Our next cloud release is here! The biggest feature of this release are the enhancements of user roles within MMS. Previously, MMS had only “Group Admin” or “Read Only” roles - these have been expanded to include:
- Read Only
- User Admin
- Monitoring Admin
- Backup Admin
All users will continue to have read-only access to all data for their Group. However, each role may modify only the appropriate modules (i.e., you must be a Backup Admin to start or stop MMS Backup, and a User Admin to modify users).
There is also now an alert for exposed hosts. If you enable this alert, MMS will periodically attempt to access your monitored MongoDB instances to make sure they are properly secured and not open to the public internet. In the event that a database is not secure, the owner will receive a notification.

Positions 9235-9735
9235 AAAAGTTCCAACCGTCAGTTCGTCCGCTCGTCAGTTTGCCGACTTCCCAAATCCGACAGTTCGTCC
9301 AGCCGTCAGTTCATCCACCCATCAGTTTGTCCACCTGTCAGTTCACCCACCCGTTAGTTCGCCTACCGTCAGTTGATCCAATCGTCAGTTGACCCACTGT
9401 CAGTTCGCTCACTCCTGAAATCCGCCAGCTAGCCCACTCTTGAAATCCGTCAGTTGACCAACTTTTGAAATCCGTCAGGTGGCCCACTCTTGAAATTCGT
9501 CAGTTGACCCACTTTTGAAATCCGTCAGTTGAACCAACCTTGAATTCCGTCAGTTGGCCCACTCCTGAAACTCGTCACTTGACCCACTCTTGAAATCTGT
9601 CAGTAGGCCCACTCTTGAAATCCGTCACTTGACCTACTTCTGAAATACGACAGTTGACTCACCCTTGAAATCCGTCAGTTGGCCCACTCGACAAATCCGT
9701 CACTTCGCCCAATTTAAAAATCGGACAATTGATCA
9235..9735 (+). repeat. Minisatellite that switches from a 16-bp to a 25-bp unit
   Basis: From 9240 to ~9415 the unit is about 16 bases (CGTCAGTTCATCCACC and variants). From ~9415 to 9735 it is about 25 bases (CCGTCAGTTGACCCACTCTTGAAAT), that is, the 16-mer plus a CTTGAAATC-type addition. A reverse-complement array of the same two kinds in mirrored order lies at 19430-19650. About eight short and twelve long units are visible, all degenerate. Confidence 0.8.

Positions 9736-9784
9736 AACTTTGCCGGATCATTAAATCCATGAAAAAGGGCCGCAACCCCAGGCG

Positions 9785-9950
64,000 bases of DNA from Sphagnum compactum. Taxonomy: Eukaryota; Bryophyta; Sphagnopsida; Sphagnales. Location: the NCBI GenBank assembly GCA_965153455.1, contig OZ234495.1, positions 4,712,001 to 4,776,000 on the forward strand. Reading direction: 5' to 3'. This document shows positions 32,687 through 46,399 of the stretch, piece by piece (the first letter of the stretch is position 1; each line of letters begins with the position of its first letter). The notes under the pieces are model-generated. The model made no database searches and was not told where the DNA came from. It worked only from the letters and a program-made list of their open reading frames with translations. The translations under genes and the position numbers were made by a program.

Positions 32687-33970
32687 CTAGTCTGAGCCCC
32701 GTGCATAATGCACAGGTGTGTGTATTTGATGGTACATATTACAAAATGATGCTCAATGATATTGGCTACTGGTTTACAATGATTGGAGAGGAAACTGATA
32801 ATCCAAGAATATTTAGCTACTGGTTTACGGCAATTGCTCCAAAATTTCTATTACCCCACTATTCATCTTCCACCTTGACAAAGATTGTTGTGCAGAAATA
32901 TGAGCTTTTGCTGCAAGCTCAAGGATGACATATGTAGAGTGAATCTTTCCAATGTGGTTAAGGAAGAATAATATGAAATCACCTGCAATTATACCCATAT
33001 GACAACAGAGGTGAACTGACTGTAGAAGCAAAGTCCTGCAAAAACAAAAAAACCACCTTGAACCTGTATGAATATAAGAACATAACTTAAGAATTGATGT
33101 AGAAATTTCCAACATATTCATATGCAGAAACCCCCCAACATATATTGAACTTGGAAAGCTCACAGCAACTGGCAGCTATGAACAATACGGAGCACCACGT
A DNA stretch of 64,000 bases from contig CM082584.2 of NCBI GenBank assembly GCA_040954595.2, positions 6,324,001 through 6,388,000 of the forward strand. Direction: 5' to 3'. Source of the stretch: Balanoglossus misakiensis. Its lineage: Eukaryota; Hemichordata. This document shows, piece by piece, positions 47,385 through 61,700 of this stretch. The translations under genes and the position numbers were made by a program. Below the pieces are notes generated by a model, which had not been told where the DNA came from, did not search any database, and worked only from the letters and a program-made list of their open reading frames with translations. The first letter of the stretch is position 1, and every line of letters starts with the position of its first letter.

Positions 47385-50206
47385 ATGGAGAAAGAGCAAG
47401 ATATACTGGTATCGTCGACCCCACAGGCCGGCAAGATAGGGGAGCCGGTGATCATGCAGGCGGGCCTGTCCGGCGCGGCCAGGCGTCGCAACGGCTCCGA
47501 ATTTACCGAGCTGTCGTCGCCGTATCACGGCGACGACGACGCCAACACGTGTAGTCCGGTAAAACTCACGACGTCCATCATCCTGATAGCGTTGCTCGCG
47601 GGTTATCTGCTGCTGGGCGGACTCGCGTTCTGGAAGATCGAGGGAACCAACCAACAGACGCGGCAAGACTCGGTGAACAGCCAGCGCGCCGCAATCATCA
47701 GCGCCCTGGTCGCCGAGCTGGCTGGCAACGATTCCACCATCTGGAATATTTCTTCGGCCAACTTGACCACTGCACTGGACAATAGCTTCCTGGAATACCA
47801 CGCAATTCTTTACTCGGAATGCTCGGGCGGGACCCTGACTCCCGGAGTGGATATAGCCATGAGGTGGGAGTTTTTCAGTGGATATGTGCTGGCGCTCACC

The Monitoring Agent is now available in Go instead of Python. Go has fewer dependencies than Python, making the installation process seamless to the user. Our Backup Agent is also built in Go, and we’ve received lots of positive feedback on the ease of setup. We think that Go is the best fit for our agents for a variety of reasons, including its C-like syntax, strong standard library, the resolution of concurrency problems via goroutines, and painless multi-platform distribution. To learn more about our usage of Go, check out our recent post on the MongoDB blog.
Have an issue or a bug or a feature request? File a ticket in our feature request queue!
Learn About Lock Percentage: Concurrency in MongoDB